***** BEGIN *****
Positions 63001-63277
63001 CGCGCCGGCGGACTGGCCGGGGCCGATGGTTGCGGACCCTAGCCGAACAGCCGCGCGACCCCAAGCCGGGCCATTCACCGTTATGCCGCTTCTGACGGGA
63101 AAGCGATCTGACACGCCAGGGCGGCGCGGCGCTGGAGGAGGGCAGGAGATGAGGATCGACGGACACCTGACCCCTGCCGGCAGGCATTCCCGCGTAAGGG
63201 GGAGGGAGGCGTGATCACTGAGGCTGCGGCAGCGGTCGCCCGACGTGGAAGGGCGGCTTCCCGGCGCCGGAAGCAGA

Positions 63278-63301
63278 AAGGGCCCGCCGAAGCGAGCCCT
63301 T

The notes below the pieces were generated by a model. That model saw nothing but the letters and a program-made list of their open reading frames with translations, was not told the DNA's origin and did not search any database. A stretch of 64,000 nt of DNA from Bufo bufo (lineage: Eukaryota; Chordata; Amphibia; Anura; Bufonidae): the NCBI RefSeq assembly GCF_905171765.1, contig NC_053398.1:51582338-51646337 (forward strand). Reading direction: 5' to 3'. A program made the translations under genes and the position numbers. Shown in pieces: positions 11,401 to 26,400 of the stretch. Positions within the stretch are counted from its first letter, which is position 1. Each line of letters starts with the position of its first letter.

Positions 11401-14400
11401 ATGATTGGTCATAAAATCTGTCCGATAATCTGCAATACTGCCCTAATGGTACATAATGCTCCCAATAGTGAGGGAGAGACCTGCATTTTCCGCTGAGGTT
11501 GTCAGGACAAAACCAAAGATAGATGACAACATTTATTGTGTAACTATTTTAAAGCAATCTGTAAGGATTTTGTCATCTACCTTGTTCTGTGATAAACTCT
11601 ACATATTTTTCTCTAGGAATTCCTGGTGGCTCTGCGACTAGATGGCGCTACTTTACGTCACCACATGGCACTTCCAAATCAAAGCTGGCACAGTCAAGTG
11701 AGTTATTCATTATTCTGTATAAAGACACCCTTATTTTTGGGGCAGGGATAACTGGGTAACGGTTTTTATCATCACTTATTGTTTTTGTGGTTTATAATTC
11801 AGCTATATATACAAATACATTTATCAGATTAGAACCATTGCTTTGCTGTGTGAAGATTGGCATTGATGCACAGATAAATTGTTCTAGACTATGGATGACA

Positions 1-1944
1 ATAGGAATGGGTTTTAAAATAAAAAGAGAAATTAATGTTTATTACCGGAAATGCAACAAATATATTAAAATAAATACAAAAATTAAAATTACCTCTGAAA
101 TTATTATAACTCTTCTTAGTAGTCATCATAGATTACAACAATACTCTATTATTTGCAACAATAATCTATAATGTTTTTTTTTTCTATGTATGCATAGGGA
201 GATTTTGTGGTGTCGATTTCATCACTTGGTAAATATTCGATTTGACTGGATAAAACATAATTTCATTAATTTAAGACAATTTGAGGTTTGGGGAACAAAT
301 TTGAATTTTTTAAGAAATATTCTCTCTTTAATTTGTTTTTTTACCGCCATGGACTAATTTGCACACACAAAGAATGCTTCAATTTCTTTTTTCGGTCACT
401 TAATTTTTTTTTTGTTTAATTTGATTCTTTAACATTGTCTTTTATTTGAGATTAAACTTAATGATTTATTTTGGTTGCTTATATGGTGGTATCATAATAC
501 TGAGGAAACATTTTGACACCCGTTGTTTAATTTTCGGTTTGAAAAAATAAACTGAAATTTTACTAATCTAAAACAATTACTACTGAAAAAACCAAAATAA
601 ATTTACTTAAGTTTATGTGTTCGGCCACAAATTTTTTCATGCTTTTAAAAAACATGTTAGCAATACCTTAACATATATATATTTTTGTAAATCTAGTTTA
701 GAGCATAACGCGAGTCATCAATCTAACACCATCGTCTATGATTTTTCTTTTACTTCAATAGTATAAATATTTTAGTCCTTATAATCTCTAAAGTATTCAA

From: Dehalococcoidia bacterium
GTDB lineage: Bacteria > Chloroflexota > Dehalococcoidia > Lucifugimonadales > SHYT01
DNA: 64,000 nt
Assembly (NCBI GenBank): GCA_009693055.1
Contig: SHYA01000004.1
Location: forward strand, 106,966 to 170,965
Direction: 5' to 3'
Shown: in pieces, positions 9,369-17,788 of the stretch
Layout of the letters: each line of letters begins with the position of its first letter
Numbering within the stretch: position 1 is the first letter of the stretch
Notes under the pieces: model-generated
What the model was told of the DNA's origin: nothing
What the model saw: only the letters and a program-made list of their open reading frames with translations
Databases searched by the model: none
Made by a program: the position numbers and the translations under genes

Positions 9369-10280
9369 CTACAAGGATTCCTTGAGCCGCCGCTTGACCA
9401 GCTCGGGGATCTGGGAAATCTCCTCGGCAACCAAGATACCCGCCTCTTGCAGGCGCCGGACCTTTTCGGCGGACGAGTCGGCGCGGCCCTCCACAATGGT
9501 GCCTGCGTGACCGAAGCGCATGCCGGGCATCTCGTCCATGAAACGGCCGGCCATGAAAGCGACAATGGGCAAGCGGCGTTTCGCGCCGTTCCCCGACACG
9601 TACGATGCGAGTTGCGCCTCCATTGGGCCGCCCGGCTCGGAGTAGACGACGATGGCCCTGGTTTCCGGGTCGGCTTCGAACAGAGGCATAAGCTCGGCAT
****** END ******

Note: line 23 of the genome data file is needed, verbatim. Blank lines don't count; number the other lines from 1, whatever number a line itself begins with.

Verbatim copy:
701 GAGCATAACGCGAGTCATCAATCTAACACCATCGTCTATGATTTTTCTTTTACTTCAATAGTATAAATATTTTAGTCCTTATAATCTCTAAAGTATTCAA